A Fellowship . . . A Partnership
by Tom Goodman
September 14, 2005
Former U.S. Senate chaplain Richard Halverson offered this tongue-in-cheek history of the church:
“The church began as a fellowship of men and women centered on Jesus Christ. It went to Greece and became a philosophy. It went to Rome and became an institution. It went to Europe and became a culture. It came to
America and became an enterprise.”
We’re doing our part to get back to God’s original vision for the Christian community. God wants the Hillcrest Family to be a fellowship and a partnership. These are the words the Bible uses to define the church. In
Acts 2:42, we read that the first Christians “devoted themselves . . . to the fellowship.” And then in Philippians 1:4-5, Paul wrote, “In all my prayers for all of you, I always pray with joy because
of your partnership in the gospel.”
The fact that Hillcrest is a fellowship reminds me to look inward at the life we should share together. The fact that Hillcrest is a partnership reminds me to look outward at the work we should do together.
Without both considerations, the Hillcrest Family would be imbalanced. Without a sense of fellowship, all we would do is tackle our projects, complete our assignments, and finish our work. In such settings a person’s moral choices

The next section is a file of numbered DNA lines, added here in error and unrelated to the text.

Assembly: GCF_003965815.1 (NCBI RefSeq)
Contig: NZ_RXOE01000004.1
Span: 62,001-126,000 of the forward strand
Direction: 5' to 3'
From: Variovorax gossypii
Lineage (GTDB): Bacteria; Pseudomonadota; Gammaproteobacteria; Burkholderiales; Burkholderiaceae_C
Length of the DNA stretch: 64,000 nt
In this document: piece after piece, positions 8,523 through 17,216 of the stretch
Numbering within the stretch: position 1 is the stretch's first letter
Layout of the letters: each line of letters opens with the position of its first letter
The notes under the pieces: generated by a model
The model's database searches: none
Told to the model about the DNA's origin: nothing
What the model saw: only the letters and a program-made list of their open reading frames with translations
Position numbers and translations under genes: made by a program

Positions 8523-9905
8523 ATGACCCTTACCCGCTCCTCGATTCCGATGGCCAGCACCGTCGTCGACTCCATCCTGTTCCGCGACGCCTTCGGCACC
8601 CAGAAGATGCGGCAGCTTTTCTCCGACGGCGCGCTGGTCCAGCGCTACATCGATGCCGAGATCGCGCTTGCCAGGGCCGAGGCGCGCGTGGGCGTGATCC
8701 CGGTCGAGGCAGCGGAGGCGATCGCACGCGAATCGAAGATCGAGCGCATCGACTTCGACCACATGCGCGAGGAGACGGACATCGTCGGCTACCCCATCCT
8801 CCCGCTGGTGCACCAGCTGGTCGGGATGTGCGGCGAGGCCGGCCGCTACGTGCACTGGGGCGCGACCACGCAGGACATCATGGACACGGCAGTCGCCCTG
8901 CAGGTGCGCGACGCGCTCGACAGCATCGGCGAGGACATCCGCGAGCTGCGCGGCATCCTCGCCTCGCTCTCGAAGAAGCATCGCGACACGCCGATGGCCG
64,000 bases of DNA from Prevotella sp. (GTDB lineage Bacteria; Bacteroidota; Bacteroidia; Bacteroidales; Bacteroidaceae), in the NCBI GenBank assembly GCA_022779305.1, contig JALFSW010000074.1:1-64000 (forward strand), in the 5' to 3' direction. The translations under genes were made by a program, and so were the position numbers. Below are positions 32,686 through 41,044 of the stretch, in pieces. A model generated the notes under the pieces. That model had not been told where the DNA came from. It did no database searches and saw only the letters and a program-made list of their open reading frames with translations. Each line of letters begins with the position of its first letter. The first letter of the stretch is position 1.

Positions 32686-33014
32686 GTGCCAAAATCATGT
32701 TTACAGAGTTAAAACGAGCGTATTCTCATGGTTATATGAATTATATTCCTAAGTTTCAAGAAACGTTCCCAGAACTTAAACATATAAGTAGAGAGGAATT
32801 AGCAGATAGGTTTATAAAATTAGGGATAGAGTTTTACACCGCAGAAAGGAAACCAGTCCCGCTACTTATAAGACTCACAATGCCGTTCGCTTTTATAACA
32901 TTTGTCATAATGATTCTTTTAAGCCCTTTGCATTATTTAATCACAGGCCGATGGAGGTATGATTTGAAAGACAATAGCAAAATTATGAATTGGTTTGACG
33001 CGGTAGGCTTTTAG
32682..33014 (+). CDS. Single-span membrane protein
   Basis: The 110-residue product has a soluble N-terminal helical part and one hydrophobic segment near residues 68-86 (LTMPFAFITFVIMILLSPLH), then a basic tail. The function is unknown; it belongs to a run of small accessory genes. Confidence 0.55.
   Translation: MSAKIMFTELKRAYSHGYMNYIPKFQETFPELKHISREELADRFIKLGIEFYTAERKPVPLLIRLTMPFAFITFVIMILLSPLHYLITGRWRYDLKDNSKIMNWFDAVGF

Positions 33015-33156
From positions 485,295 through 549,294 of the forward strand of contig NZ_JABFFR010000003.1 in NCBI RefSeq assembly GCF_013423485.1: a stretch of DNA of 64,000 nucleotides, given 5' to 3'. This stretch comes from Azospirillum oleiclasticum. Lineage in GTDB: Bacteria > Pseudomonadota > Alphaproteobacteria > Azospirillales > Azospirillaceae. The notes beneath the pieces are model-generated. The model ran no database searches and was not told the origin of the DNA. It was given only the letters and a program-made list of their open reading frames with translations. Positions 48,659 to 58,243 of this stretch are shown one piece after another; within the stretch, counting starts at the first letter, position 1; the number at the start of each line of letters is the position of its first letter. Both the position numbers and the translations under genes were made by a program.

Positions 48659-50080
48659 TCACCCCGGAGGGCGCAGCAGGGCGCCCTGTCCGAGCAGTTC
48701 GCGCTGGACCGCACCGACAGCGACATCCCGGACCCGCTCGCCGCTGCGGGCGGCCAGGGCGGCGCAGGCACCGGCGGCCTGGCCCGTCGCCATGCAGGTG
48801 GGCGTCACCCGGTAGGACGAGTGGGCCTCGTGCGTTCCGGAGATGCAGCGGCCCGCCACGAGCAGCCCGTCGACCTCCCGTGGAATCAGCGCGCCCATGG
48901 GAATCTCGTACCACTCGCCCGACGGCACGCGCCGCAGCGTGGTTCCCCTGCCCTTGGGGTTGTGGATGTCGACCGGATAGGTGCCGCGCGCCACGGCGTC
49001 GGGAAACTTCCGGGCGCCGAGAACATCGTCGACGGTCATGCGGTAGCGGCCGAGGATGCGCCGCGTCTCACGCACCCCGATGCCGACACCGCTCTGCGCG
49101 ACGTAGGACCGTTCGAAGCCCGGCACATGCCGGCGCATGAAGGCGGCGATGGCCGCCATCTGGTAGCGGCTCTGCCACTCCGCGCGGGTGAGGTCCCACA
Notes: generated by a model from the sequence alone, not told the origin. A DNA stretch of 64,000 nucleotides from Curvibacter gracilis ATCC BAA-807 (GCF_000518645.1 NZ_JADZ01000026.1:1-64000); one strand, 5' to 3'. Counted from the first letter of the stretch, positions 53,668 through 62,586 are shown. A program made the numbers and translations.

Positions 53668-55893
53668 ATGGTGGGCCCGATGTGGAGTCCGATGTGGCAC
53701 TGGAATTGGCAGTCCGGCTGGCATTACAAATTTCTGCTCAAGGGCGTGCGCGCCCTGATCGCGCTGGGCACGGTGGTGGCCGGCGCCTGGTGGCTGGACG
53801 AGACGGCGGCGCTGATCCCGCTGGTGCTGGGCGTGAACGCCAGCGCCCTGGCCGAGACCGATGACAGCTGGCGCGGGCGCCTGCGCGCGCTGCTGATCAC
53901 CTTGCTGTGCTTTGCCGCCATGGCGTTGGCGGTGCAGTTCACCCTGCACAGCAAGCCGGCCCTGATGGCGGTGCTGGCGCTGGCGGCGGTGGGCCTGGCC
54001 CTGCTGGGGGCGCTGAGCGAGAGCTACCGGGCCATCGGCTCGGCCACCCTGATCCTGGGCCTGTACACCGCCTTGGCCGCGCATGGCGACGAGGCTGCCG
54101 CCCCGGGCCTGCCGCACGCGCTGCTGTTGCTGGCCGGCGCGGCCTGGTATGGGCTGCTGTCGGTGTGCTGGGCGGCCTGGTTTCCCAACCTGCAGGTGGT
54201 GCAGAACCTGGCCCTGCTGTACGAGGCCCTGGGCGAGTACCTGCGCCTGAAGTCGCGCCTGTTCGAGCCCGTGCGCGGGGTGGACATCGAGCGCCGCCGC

would never be challenged, his beliefs would never be refined, and his needs would never be addressed. That’s why we should remember that we are a fellowship.
On the other hand, without a sense of partnership, a congregation quickly becomes introverted. Soon, the only factor that is addressed in deciding what to do is simply that which pleases the current participants.
We are supposed to be a fellowship that meets each other’s needs and a partnership that mobilizes people for meaningful action.
This Sunday, September 18, we conclude our Movie Messages series with a look at this biblical vision for the church. I think you will like the scene of the Amish barn raising from Harrison Ford’s drama, Witness. Mind
the rating if you’re renting the film, but our focus this Sunday will be on the film’s beautiful picture of fellowship and partnership in the Amish Christian community.
A Sunday where we focus on Christ’s vision for his church seems like a perfect Sunday to hold a membership class! So we will! Our Discover Hillcrest class will be held right after the morning service. This class is required
for membership, but it’s also a great way to just “check out” the church, so plan on coming. Lunch and childcare are provided, and we’re done in two hours. Our youth minister will lead a membership class for students in
grades 6-12, and our children’s minister will lead one for kids ages 8-12.
With the Movie Messages series ending, what’s next? On Sunday, September 25, we begin a new series called Jesus Meetings. One of the best ways to get to know Jesus is by looking at how he dealt with people. Each
week we’ll focus on a different encounter with Jesus. A politician, a parent, a scholar, a soldier, a skeptic, a demon-possessed man, a superstitious woman—each person was changed by their “Jesus Meeting.” You will be surprised to find
out how much you have in common with these people.
Tell someone about our Jesus Meetings starting September 25! You can send an attractive e-card about the new series. Just log on to www.HillcrestAustin.org/ecard and follow the
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